Antimony is a metalloid with an atomic number of 51. Although nothing can be said conclusively about the origin of its name, it is believed that the name has been derived from Greek words anti and monos, which loosely mean 'something that is opposed to solitude' or 'something that cannot occur unalloyed'. The Latin name for this element is Stibium, and it is denoted by the symbol Sb. It has been in use since ancient times. Antimony sulfide is known to have been used as early as 3000 B.C. Women of Middle East applied this compound as cosmetic to darken their eyebrows and eyelids. Even artifacts made out of this element dating back to 3000 B.C. have been found. Even today, it has great use. Despite its utility, a fact worth considering is that the element is toxic. Increased exposure to the element can lead to antimony poisoning.
- Symptoms of this disorder are similar to those of arsenic poisoning.
- Low doses cause headaches, nausea, dizziness and depression.
- Large doses cause vomiting, diarrhea, abdominal discomfort and tingling of the extremities.
- Despite the fact that large doses work as an emetic, if left untreated, a person may die.
- Those who are exposed to low doses for over long periods of time, will also show the symptoms of poisoning as mentioned above. However, the effects will vary depending upon the amount and period of exposure.
- Additionally, such individuals also suffer from hair loss and develop a scaly skin rash that called lichen planus.
- The first action once you suspect that someone is suffering from the effects of this condition is, to remove him from the toxic environment.
- If the problem has been caused through the air route, then ensure that the poisoned person has fresh air to breathe.
- Remove clothes that have traces of the element and wash the skin with soap and water to remove any traces of the chemical element, if there has been contact with skin. All these measures would limit the exposure to the toxic element.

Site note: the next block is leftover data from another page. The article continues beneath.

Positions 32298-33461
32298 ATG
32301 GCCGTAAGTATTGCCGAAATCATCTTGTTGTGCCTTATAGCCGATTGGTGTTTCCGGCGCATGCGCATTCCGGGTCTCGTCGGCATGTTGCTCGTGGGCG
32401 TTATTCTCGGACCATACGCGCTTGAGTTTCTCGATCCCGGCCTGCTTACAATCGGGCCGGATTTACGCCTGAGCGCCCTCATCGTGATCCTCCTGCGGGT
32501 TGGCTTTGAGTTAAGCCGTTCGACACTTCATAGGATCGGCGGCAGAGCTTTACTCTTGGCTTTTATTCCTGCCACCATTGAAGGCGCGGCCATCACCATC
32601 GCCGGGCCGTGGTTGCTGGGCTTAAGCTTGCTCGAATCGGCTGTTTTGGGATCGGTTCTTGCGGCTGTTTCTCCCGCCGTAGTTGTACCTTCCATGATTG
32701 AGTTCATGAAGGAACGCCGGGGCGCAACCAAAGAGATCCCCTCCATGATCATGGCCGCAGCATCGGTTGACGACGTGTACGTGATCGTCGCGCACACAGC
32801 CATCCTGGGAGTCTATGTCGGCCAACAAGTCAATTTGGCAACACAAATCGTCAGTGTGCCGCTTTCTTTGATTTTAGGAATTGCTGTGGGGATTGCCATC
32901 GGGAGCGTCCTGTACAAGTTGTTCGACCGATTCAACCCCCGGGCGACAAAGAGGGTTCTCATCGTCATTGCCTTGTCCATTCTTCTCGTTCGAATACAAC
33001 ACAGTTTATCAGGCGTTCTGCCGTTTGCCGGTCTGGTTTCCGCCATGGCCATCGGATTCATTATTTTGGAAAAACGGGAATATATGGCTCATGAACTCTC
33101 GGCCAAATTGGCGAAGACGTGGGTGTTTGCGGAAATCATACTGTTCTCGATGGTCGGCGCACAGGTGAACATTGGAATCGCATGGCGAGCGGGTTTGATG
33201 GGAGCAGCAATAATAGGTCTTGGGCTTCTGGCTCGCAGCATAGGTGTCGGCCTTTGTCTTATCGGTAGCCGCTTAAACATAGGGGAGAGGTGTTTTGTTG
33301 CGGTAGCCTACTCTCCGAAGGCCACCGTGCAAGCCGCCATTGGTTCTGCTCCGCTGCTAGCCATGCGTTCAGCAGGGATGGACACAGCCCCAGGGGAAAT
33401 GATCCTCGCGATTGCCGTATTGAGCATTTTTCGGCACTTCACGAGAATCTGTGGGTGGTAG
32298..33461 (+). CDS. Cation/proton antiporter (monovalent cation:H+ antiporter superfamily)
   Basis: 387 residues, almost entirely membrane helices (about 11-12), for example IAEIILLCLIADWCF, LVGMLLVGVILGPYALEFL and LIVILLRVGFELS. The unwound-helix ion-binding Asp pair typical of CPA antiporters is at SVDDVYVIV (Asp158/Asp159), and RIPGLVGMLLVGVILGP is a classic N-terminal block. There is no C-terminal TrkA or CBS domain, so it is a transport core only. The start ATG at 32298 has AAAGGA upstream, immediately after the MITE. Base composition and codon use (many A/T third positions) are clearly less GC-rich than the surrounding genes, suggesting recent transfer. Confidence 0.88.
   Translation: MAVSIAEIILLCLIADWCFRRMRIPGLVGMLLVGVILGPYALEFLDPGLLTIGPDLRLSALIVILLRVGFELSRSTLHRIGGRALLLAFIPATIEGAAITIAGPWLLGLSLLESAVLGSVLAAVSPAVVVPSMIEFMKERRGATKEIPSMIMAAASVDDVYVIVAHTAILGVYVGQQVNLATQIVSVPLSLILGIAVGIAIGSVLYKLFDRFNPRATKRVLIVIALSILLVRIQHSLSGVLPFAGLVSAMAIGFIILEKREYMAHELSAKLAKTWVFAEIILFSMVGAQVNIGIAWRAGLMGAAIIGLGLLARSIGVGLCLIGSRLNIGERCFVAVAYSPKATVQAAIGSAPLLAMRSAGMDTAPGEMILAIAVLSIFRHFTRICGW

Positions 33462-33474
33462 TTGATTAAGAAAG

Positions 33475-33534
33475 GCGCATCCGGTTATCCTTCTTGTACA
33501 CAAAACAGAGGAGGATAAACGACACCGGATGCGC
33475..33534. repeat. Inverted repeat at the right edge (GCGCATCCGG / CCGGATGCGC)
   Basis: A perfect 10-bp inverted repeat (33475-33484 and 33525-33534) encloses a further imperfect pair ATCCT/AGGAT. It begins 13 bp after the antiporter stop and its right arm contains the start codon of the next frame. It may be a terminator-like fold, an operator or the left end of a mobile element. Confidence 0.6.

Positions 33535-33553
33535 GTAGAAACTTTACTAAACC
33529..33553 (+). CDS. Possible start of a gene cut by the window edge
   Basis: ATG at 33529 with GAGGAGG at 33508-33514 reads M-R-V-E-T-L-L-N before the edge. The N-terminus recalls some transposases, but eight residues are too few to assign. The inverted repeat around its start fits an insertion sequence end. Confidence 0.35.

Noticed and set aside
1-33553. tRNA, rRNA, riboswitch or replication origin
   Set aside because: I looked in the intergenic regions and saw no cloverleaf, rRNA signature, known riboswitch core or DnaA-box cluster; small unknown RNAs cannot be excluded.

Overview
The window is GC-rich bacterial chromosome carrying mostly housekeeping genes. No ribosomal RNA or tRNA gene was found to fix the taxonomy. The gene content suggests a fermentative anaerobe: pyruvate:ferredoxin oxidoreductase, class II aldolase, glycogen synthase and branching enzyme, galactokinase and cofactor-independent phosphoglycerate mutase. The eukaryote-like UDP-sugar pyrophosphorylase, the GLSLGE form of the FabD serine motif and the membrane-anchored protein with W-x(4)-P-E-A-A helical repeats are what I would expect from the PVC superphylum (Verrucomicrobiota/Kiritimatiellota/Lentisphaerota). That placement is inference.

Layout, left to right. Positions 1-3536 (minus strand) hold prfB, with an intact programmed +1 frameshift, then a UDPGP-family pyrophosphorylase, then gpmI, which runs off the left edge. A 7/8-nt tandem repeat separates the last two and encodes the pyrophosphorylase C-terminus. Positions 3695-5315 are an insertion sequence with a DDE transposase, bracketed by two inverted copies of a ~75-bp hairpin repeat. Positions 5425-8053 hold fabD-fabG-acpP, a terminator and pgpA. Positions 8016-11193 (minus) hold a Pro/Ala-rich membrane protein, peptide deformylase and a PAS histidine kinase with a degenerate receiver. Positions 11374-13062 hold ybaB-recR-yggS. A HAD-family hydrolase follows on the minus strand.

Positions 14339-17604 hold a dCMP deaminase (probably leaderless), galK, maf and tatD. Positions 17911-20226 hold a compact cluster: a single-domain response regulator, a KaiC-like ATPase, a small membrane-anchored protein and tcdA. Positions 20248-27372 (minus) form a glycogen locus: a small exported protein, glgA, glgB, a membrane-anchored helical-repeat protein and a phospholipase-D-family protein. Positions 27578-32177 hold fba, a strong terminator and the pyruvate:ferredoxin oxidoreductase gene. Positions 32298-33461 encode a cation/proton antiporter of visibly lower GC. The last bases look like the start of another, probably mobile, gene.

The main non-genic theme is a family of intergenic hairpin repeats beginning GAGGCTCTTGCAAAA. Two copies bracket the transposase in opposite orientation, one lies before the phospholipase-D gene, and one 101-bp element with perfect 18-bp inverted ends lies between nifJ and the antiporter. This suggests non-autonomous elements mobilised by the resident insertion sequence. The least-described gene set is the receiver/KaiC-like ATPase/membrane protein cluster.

- Along with taking these steps for first aid, make sure that medical help is called for. Health care professionals provide intravenous fluids to hydrate the patient and prescribe appropriate medications.
- Gastric lavage, i.e., washing the stomach with sterile or saltwater to remove poison, may also be administered.
- Sometimes, chelating drugs are also given, that combine with any traces of poisonous elements that may still remain in the patients' body.
Connection with Toys
This disorder assumed greater importance with the findings of a California-based corporation, GoodGuide, that found levels of this element in certain toys that exceeded the levels permitted by law. The Corporation investigated, and then disseminated information about the social, ethical, and environmental effects of products of common use. It tested four different Zhu Zhu hamsters and tested for amounts of toxins in them. Although bromine and tin were also found in the toys, what raised serious concern was the amount of element present in them, as they were way beyond the permissible limit.
The toy industry allows use of elements in toys in amounts, such that they are inhaled or ingested only in limited amounts. Findings of GoodGuide indicated that the amount of this metalloid in the toys that were tested was almost one and a half times more than that specified. This product is largely used in toys, textiles (including clothes for children), through the use of fire-retarding chemicals. Use of this element in amounts more than the permissible limits exposes us to poisoning through products of daily use.
There are other sources of this disorder also. However, presence of toxic compounds in toys, including ink and amalgam poisoning, etc., are of serious concern, as they leave our children vulnerable to this condition.
Disclaimer: This HealthHearty article is for informative purposes only, and should not be used as a replacement for expert medical advice.